I was thinking Bristol, but must have had last night's Midsomer Murders still on the mind (the new DCI is from Brighton).

But yes, I see Spirit has their assembly facility in Prestwick. I take it the completed ship-sets then go to Bristol?


User currently offlineferpe From France, joined Nov 2010, 2803 posts, RR: 59
Reply 70, posted (1 year 5 months 1 week 1 day 16 hours ago) and read 68742 times:

Quoting Stitch (Reply 69):
I take it the completed ship-sets then go to Bristol?

They go to Broughton where the production is, it is in north Wales. The wing design team and the GKN rear spar production is in Bristol (both descendants of the venerable Bristol aircraft aka BAC aka BAE aka A aka GKN for one team  )



Non French in France
User currently offlineTheRedBaron From Mexico, joined Mar 2005, 2204 posts, RR: 8
Reply 71, posted (1 year 5 months 1 week 1 day 14 hours ago) and read 68476 times:

Excuse if it has been asked before, but the wing design was made at Filton or its German designed?


The best seat in a Plane is the Jumpseat.
User currently offlineferpe From France, joined Nov 2010, 2803 posts, RR: 59
Reply 72, posted (1 year 5 months 1 week 19 hours ago) and read 67539 times:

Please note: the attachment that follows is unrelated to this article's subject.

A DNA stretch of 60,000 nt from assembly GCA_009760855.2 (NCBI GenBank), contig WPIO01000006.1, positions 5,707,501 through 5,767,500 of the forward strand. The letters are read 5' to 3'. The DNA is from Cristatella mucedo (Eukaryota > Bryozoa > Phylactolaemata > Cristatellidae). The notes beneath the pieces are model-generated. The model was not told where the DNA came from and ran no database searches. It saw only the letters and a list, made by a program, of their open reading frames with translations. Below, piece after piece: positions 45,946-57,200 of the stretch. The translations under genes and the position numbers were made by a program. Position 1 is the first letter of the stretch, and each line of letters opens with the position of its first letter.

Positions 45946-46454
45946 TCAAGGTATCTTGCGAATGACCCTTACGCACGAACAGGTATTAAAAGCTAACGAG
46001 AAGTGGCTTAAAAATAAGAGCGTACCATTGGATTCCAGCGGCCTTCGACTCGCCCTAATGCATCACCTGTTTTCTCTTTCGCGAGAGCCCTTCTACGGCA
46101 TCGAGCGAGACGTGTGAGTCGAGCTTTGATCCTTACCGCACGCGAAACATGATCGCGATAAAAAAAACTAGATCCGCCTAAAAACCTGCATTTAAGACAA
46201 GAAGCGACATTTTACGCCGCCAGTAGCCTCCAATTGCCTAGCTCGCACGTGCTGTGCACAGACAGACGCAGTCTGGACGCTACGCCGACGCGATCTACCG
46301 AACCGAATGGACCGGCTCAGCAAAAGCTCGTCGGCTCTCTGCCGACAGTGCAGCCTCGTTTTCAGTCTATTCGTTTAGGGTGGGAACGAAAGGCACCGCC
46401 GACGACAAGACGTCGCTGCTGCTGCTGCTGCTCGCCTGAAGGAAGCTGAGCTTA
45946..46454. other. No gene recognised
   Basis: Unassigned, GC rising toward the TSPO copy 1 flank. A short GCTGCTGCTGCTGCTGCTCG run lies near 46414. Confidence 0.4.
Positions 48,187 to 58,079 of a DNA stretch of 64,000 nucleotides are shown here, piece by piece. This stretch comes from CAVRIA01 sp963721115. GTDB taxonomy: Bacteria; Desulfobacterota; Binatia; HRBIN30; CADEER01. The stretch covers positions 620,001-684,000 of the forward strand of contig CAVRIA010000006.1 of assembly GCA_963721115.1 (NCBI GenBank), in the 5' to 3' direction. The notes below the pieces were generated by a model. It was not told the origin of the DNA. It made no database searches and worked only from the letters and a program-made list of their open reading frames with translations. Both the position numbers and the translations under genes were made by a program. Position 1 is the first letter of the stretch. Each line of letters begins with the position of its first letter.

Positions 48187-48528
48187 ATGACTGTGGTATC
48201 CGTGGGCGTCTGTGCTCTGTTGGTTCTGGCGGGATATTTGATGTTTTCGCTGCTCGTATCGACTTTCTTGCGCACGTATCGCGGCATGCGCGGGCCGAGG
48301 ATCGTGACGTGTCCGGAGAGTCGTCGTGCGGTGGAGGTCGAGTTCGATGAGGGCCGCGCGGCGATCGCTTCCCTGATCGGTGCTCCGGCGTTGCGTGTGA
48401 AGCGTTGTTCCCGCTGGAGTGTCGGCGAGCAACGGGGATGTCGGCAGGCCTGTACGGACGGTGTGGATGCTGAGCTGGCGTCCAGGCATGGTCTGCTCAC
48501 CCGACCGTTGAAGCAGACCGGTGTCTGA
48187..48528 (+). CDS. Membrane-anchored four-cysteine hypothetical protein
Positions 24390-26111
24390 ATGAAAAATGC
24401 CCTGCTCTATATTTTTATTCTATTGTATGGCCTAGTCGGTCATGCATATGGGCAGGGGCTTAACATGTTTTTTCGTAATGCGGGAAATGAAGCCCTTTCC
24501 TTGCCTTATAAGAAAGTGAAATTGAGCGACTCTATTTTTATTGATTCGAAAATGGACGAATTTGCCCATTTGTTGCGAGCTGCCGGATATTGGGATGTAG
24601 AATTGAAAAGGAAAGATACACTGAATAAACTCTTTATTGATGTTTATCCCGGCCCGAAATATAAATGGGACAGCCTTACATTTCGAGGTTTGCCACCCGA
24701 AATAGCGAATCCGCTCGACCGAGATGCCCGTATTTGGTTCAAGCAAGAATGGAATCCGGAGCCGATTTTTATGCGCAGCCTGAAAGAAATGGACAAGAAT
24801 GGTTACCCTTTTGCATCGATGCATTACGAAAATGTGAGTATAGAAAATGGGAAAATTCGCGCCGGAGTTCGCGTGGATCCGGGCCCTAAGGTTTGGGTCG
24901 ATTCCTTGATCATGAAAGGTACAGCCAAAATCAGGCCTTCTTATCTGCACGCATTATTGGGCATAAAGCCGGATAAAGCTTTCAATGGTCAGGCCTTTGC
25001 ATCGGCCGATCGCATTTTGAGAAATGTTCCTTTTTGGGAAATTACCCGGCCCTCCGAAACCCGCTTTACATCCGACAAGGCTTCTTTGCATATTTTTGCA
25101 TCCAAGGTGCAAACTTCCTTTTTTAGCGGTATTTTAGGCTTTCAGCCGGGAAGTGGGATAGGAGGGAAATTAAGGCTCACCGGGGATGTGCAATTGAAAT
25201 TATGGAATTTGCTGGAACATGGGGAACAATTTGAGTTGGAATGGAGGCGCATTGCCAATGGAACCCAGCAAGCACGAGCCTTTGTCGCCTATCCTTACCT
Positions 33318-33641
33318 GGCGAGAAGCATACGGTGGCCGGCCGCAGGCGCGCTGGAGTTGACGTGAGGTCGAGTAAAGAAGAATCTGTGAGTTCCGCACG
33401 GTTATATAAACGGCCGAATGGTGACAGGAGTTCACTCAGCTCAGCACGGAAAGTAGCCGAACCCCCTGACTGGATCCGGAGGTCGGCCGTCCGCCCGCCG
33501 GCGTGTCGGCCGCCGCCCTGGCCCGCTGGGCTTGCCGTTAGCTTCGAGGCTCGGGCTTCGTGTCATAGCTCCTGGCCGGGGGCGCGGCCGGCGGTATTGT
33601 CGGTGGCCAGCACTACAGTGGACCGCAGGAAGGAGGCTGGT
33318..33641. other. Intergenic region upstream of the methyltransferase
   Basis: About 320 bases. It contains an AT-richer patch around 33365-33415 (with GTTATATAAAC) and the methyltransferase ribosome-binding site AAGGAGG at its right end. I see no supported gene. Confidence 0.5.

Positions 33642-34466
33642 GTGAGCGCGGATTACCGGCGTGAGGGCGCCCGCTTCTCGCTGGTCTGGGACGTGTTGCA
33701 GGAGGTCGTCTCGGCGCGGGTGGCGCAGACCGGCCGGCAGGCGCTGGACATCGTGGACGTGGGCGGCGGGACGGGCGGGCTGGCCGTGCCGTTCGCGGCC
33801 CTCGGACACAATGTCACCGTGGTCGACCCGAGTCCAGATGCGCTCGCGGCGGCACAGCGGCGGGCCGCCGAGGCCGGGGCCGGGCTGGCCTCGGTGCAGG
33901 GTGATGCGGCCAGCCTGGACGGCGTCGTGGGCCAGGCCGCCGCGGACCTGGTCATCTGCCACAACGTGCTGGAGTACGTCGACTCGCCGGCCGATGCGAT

Quoting TheRedBaron (Reply 71):
Excuse if it has been asked before, but the wing design was made at Filton or its German designed?

Both, the wing design (the cruise shape and pressure distribution, drag etc ) is done at Filton and the high lift competence center is at Bremen, at least that is how it is described in presentations and open literature. So the slat, droop nose, flap and droop aileron movements and shapes and their resultant lift and drag characteristics are all defined at Bremen. Where the structure is designed I am more unsure about but I would guess Filton (Bristol) for the overall wing like wingbox etc with a lot of input from Bremen for loads on the leading and trailing edges. All the high lift components should be Bremen.

Perhaps we have someone in the know that can complement.



Non French in France
User currently offlineferpe From France, joined Nov 2010, 2803 posts, RR: 59